IPM 2B (2010/2011)
27 October 2010
We all, who have access to global sources of information (such as internet, television, books and other media) already, know about the globalization in particular depth. Many of us will say the globalization is developing in capitalist fashion, and they won’t be wrong about it, since we are witnessing a process called outsourcing and international organizations expand faster each day. There are different views trying to predict where this process is going. Some will distinct that it is the ideology promoted by international corporate interests that values only the efficiency and profitability of the production. The capital refers only to time and money, thus steps are taken to best utilize the time to generate highest turnover capital. Multinationals, in order to provide its shareholders with maximum wealth often change their location of production to countries with cheaper labour and low level of governmental scrutiny. As a result these particular countries are prevented from sustainable and predictable (for investors) development. Some opponents will state that this is a link of bringing the imperialism and slavery back, or it is just a modern form of these two systems. Others will derive from the “Communist Manifesto” by Karl Marx and Engels that this is the last step of transition to fully communist society and it is yet for the changes to be. Proponents will argue that the main feature of the capitalist globalization is that most of the capital and jobs that are flowing from richer to poorer countries, therefore increasing the quality of life in these regions. These days, significant portions of the world community oppose the globalization for developing in capitalistic manner. These portions are not only originating from countries of non-democratic and anti democratic governances, they are also found in the very states where the beginning is thought to be. These societies are not...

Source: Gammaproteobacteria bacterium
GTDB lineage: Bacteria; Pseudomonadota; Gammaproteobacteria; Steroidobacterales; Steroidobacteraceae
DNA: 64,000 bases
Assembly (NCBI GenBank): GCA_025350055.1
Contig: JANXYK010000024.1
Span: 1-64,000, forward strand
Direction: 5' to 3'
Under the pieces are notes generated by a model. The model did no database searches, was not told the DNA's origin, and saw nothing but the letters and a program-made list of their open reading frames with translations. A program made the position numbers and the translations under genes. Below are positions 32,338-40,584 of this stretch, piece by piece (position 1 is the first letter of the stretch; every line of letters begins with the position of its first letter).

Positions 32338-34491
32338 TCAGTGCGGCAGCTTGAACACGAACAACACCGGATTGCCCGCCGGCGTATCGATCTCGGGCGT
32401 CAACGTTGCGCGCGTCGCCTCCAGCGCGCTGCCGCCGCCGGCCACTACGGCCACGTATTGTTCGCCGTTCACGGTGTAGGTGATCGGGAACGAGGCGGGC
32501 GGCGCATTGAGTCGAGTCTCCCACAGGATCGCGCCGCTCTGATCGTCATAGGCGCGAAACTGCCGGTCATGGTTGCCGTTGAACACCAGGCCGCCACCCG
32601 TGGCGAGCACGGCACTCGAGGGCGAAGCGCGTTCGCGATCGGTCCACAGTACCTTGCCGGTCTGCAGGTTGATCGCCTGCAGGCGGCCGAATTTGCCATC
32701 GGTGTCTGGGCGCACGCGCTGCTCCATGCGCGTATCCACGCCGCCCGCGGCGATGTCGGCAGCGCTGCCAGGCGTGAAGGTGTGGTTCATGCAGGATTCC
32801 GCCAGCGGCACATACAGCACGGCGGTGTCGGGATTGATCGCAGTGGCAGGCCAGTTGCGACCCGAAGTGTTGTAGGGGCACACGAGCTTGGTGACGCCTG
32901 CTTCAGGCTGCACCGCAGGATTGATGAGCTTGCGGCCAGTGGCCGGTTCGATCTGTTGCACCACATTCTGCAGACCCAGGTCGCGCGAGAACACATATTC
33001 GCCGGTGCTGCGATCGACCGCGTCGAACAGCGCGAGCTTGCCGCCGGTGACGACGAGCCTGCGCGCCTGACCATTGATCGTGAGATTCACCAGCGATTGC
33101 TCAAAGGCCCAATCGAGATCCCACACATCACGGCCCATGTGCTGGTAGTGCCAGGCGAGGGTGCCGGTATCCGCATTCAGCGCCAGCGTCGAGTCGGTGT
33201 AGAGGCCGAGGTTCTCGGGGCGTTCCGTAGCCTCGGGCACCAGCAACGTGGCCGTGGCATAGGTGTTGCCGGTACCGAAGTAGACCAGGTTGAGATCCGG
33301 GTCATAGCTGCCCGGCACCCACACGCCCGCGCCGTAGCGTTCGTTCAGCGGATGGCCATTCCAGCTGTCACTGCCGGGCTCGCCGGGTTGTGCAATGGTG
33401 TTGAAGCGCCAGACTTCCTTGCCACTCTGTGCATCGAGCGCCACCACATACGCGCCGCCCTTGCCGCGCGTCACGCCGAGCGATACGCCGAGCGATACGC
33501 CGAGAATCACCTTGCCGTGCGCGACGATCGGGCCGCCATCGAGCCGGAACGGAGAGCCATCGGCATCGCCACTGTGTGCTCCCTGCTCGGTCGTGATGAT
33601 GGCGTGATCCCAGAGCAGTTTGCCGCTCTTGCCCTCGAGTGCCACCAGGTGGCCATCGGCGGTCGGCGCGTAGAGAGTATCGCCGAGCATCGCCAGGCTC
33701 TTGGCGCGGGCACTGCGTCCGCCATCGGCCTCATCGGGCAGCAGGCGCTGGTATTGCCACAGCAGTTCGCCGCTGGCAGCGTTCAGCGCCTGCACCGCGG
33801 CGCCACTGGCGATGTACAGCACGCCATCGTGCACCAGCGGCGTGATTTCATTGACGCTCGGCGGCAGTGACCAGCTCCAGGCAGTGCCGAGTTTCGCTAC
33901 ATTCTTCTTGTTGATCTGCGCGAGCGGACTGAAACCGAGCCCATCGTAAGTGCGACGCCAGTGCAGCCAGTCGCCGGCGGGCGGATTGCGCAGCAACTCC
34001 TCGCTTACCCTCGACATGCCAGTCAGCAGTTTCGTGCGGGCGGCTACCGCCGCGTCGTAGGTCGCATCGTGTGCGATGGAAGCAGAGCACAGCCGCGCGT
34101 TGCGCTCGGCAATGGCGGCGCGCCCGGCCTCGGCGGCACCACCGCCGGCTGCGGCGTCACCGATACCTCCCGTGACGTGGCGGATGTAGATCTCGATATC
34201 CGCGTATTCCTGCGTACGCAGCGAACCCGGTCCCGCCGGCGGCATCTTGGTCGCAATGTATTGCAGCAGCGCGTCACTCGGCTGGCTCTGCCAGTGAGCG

References: R. Cohen and P. Kennedy. (2007) “Global Sociology” 2nd edition. Publisher: Palgrave Macmillan USA. ISBN 978-0-230-23101-6
J. Baylis, S. Smith and P. Owens. (2008) “The Globalization of the World Politics: An Introduction to International Relation” 4th edition. Publisher: Oxford Press USA.
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